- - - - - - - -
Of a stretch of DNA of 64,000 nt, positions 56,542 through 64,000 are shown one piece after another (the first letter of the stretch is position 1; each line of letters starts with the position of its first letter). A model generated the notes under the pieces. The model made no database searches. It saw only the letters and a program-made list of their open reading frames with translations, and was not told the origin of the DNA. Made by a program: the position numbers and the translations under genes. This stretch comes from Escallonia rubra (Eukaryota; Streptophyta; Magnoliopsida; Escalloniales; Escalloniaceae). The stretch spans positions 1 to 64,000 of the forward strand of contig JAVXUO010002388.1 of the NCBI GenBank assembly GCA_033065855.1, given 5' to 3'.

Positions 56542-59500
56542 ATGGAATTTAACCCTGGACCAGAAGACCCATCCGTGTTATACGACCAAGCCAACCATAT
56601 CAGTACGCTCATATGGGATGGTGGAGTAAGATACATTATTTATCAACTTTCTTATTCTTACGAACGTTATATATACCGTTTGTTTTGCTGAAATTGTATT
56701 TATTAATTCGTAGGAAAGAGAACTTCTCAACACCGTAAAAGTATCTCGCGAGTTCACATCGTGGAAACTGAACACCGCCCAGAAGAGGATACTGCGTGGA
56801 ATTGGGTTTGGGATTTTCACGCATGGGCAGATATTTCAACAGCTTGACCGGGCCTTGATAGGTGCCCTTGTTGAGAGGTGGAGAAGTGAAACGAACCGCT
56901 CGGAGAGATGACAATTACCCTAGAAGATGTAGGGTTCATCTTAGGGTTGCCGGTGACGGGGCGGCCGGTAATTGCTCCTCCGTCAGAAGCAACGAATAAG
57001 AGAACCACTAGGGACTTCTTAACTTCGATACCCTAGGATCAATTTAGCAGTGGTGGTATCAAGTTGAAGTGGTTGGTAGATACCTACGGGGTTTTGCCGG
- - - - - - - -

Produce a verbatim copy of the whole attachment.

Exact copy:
Of a stretch of DNA of 64,000 nt, positions 56,542 through 64,000 are shown one piece after another (the first letter of the stretch is position 1; each line of letters starts with the position of its first letter). A model generated the notes under the pieces. The model made no database searches. It saw only the letters and a program-made list of their open reading frames with translations, and was not told the origin of the DNA. Made by a program: the position numbers and the translations under genes. This stretch comes from Escallonia rubra (Eukaryota; Streptophyta; Magnoliopsida; Escalloniales; Escalloniaceae). The stretch spans positions 1 to 64,000 of the forward strand of contig JAVXUO010002388.1 of the NCBI GenBank assembly GCA_033065855.1, given 5' to 3'.

Positions 56542-59500
56542 ATGGAATTTAACCCTGGACCAGAAGACCCATCCGTGTTATACGACCAAGCCAACCATAT
56601 CAGTACGCTCATATGGGATGGTGGAGTAAGATACATTATTTATCAACTTTCTTATTCTTACGAACGTTATATATACCGTTTGTTTTGCTGAAATTGTATT
56701 TATTAATTCGTAGGAAAGAGAACTTCTCAACACCGTAAAAGTATCTCGCGAGTTCACATCGTGGAAACTGAACACCGCCCAGAAGAGGATACTGCGTGGA
56801 ATTGGGTTTGGGATTTTCACGCATGGGCAGATATTTCAACAGCTTGACCGGGCCTTGATAGGTGCCCTTGTTGAGAGGTGGAGAAGTGAAACGAACCGCT
56901 CGGAGAGATGACAATTACCCTAGAAGATGTAGGGTTCATCTTAGGGTTGCCGGTGACGGGGCGGCCGGTAATTGCTCCTCCGTCAGAAGCAACGAATAAG
57001 AGAACCACTAGGGACTTCTTAACTTCGATACCCTAGGATCAATTTAGCAGTGGTGGTATCAAGTTGAAGTGGTTGGTAGATACCTACGGGGTTTTGCCGG